March 8, 2021

Covid-19 Vaccine: I was a bit terrified of this long needle — SA President Cyril Ramaphosa

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South Africa Commences Covid-19 Vaccination Campaign

President Cyril Ramaphosa of South Africa has received a coronavirus vaccine at the Khayelitsha Hospital in Cape Town, South Africa, Wednesday, February 17.

It is not painful, South African President Cyril Ramaphosa said on Wednesday, shortly after he became one of the first South Africans to receive the hot-off-the-plane coronavirus vaccine at a public clinic in Cape Town’s sprawling Khayelitsha township.

“At first, I was a bit terrified of this long needle that was going to be imbedded into my arm, but it happened so quickly, so easily, it was just a prick on my flesh, and I really did not feel much pain,” he said.

The 68-year-old president did ask the nurse if he could close his eyes before getting the one-dose Johnson & Johnson vaccine in his left arm, just hours after 80,000 doses of the vaccine landed in South Africa. He smiled and laughed as she administered the shot. The crowd clapped.

But seriously, Ramaphosa said, this is a big deal. The first shots will go to front-line health workers at public and private clinics. He encouraged his fellow South Africans not to fear the prick.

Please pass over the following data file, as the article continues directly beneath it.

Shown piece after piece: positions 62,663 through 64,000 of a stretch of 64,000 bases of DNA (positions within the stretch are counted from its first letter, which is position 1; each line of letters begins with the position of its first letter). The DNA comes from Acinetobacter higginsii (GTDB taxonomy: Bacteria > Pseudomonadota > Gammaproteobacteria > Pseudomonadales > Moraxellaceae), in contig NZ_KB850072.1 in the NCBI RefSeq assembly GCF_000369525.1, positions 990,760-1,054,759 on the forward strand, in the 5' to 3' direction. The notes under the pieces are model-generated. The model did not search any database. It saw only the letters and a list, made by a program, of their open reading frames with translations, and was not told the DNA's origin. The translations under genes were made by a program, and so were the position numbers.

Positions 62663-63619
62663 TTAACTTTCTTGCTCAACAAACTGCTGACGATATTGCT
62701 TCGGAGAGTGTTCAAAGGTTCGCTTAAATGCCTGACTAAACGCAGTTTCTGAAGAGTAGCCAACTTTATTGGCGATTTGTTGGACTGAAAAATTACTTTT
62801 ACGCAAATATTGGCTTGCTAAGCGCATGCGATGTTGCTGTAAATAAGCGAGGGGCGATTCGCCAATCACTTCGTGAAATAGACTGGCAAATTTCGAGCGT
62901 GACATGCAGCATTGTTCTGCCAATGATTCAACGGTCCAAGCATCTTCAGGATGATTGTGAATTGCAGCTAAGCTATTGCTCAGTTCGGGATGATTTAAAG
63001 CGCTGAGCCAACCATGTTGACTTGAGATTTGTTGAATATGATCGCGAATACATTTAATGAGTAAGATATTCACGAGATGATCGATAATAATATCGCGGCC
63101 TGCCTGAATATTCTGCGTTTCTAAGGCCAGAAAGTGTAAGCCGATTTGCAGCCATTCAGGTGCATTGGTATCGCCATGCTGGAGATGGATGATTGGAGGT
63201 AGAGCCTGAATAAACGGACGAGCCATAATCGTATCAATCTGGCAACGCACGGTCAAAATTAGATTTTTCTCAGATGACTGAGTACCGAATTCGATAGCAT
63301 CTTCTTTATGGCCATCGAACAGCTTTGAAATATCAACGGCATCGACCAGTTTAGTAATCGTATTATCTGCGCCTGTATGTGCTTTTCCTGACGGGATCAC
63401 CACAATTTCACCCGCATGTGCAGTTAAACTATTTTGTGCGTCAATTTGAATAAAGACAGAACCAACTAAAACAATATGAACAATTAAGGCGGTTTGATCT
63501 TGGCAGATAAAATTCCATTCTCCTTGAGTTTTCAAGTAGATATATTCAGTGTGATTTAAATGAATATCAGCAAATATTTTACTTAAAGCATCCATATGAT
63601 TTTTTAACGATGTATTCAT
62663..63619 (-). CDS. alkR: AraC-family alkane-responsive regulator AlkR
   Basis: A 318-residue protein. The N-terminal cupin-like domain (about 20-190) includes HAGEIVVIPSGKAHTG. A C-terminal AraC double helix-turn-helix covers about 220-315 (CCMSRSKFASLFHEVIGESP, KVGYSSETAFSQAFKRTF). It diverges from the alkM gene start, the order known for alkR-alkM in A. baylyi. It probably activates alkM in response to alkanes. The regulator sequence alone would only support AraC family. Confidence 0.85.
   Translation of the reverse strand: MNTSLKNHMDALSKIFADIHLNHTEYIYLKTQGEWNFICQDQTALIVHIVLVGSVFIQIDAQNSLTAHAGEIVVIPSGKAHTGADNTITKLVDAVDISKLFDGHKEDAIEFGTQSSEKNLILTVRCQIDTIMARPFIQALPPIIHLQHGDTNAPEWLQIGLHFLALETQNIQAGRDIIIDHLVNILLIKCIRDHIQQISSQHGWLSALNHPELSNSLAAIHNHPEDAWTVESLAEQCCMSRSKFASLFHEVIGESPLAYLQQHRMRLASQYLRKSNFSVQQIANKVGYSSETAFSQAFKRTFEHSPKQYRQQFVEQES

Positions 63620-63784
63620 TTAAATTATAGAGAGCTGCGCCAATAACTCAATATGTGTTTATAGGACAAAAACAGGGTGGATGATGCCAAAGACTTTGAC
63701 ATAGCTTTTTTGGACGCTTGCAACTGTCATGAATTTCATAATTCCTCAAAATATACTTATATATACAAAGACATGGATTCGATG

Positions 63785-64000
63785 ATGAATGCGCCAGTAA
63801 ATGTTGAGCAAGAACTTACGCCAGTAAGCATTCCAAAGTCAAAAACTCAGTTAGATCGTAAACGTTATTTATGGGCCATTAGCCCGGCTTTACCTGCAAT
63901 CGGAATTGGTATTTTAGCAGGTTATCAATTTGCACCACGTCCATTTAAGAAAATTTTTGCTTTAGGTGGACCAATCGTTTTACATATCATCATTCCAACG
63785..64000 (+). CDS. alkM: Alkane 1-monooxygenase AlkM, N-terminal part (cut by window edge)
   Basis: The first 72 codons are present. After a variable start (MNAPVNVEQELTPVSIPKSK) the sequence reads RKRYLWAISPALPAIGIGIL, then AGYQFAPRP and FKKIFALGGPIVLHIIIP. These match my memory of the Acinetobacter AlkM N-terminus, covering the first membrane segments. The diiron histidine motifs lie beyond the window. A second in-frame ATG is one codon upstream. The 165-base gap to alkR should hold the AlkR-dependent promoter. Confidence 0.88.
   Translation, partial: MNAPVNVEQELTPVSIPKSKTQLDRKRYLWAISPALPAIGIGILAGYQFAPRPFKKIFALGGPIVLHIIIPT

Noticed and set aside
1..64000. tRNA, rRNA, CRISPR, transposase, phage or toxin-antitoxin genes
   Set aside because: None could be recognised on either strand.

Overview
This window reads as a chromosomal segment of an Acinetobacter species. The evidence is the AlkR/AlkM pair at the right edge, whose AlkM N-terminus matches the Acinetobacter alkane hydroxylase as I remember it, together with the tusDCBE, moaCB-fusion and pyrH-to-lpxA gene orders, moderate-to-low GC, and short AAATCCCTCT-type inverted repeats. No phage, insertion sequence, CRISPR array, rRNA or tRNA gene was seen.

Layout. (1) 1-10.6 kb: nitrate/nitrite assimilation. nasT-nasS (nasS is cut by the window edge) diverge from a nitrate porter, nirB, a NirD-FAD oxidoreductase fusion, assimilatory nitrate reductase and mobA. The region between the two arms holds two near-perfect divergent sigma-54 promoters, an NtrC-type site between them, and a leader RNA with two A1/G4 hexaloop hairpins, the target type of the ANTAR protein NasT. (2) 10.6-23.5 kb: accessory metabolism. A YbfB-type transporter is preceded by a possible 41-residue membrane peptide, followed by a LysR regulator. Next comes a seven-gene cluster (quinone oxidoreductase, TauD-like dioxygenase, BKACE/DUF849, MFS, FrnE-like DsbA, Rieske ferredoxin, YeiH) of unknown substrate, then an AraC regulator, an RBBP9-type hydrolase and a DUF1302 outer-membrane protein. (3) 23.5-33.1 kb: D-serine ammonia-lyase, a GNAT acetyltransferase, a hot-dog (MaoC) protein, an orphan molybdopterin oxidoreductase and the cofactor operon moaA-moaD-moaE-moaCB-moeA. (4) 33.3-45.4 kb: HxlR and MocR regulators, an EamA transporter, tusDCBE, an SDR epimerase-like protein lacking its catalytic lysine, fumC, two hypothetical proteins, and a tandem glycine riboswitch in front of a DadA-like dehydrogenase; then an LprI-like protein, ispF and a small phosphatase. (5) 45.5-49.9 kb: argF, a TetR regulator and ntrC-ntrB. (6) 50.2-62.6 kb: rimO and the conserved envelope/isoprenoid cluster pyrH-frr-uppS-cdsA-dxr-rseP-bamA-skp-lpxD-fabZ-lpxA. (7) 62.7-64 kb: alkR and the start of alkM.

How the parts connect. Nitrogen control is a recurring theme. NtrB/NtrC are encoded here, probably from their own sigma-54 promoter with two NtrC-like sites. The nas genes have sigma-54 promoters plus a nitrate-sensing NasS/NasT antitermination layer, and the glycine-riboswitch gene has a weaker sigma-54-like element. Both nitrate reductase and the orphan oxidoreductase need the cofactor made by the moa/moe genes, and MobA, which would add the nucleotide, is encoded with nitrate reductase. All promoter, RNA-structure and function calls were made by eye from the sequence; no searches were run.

“This day represents a real milestone for us as South Africans that finally the vaccines are here, and they are being administered,” he said.

“And I was rather pleased that there were five people who were vaccinated before me, and they are health workers, and it was a joy to watch them to see whether anything had happened to them,” the president said, prompting laughter. “Gladly, nothing had happened to them.

“It means that being vaccinated, it’s a fairly straightforward process. And I’d like to invite South Africans to take this up so that we can all be safe. We can all be healthy,” he said.

Wednesday’s vaccinations could turn around what had been a disappointing narrative for the continent’s viral epicenter. The nation carries the bulk of the continent’s cases, with more than 1.49 million confirmed cases and more than 48,000 deaths, according to data from Johns Hopkins University.

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